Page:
For more information contact AGU, 2000 Florida Avenue NW, Washington, DC 20009; (202) 462-6900,

American Meteorological Society

AMS's 2017 Summer Policy Colloquium

The American Meteorological Society's Summer Policy Colloquium (SPC) is scheduled for June 4-13.

The SPC is a 10-day intensive introduction to the federal policy process for Earth scientists. Participants work through case studies and group exercises. They visit Capitol Hill and meet with policy officials from congress and the federal agencies. They learn from media experts, talk to policy researchers, and hear from  corporate entrepreneurs–founders and leaders of large firms. Over the ten days, participants learn to engage the policy process more effectively and constructively.

For more information contact AMS, 45 Beacon Street, Boston, MA 02108-3693; (617) 227-2425,

American Society of Civil Engineers

ASCE's Infrastructure Report Card: Another D-plus, but Solutions Available

ASCE's 2017 Infrastructure report card offers the nation both bad news and good news.

The bad is the average grade, D-plus, has not changed since the last report card four years ago, reflecting a continued dire need of overhaul.

The good news is the report card says such an overhaul is still attainable, and offers suggested solutions that can make that overhaul happen.

While the overall infrastructure grade remains unchanged since 2013, seven of the 16 infrastructure categories assessed did see improvement: hazardous waste, inland waterways, levees, ports, rail, schools, and wastewater.

Rail received the highest category grade–earning a B. Transit, meanwhile, received the lowest, a D-minus.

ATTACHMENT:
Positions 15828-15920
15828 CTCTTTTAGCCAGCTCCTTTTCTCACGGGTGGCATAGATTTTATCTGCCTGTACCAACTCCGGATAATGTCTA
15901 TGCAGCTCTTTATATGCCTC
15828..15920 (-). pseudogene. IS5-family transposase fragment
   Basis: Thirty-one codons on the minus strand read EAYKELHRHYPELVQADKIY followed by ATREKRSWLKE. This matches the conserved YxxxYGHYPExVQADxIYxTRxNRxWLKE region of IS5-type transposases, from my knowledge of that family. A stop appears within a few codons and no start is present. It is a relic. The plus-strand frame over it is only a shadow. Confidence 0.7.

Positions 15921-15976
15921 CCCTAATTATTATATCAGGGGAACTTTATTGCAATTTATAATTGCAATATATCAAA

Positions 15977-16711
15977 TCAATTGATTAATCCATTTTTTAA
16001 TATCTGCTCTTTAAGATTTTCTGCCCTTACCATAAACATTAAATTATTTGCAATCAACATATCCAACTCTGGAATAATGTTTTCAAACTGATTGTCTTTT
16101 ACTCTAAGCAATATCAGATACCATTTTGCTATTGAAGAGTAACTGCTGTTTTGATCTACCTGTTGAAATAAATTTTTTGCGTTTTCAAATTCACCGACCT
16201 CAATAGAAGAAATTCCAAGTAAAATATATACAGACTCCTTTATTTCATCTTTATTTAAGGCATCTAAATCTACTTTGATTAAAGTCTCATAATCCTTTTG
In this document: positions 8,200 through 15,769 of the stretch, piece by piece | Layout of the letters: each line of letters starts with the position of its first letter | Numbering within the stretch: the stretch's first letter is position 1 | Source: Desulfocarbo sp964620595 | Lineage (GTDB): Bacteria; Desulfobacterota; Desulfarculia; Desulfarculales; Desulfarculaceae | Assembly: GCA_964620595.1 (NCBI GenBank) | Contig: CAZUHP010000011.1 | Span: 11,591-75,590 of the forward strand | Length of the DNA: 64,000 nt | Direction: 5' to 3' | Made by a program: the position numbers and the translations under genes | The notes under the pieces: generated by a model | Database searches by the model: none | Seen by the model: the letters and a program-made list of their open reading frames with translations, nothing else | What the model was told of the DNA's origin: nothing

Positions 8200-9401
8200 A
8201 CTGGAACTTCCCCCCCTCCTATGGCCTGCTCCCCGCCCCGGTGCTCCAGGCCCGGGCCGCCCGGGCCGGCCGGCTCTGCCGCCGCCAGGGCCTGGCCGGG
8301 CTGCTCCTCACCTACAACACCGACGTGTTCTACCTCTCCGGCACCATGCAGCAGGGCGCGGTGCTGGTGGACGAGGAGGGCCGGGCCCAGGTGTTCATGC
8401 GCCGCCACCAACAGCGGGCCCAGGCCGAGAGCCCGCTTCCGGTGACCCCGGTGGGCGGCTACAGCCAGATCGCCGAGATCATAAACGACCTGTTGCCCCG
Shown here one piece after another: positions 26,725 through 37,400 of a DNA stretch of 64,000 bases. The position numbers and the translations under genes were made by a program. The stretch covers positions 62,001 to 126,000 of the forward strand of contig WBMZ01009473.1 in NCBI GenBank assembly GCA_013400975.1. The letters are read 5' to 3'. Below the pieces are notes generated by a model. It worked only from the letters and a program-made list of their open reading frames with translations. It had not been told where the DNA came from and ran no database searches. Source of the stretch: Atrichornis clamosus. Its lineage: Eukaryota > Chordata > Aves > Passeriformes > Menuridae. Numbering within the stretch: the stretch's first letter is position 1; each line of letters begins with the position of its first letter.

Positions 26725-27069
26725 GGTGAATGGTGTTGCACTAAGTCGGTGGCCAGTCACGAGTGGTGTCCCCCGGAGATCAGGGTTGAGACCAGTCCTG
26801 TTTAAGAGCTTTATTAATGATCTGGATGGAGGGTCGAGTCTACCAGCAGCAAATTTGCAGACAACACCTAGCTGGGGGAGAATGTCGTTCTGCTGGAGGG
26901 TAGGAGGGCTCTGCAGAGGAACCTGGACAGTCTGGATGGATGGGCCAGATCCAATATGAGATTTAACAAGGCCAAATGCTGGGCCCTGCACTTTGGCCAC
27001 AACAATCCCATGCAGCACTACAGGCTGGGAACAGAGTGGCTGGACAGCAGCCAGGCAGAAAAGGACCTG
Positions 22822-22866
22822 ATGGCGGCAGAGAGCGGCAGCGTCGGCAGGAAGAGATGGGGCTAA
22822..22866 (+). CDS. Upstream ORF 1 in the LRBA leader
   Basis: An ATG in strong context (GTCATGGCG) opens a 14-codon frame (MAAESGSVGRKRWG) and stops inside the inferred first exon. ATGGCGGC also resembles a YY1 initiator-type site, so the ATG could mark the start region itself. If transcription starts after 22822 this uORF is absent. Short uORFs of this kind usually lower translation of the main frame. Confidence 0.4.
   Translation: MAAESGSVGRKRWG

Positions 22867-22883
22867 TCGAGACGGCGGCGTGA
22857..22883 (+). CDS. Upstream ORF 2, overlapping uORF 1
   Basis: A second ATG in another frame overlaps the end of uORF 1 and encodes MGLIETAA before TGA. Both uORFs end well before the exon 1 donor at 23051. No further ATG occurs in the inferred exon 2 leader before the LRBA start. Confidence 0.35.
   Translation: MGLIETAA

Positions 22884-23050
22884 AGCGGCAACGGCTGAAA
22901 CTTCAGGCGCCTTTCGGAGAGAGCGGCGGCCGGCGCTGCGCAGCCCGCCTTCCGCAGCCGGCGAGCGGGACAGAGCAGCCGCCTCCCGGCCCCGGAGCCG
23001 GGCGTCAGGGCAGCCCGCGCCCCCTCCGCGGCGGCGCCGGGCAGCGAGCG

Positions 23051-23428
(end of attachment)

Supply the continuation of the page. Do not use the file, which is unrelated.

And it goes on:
A team of 28 civil engineers from across the country with decades of expertise in all 16 categories prepared the report card. ASCE's Committee on America's Infrastructure amassed and assessed all relevant data and reports, consulting with technical and industry experts, and assigning grades using the following criteria: capacity, condition, funding, future need, operation and maintenance, public safety, resilience, and innovation.

The Infrastructure report card recommends three key steps toward raising the grades. Greg DiLoreto, former ASCE president and current chair of the CAI team that assembled the report card laid out the solutions at the release event: "… We are underfunded in our infrastructure, so the No. 1 solution is that we have to increase our investment in infrastructure, and we have to do that at all levels. At the federal, at the state, and at the local level. It has to be increased."

"Secondly, we again need leadership and planning in doing this. Those increases are going to be as a result of an actual enactment of legislation to create those. So we need our elected officials to be leaders and say, 'This is really important,' and we need the American public to say, 'This is important.'

"Finally, we have to look at how we do these projects as engineers. We need to build them sustainably, and we need to build them resilient. We need to look at the total life of that project, from the day we put a shovel in the ground until the day we retire that project–a cradle-to-grave approach in how we do this."

Investment, leadership, preparation for the future. Each is intertwined to the other, but it all starts with money. As former Pennsylvania Governor Edward G. Rendell said during the release event's panel discussion, "The key is investment, there's no getting around it." ASCE estimates that the nation's infrastructure needs a total of $2 trillion across the 16 categories through 2025. The report card estimates that a failure to do so, what Rendell called "the cost of doing nothing," would cause a $3.9 trillion hit to the gross domestic product by 2025, $7 trillion in lost business sales by 2025, and 2.5 million lost jobs by 2025.

For more information, contact ASCE, 1801 Alexander Bell Drive, Reston, VA 20191; (800) 548-2723,

American Society of Landscape Architects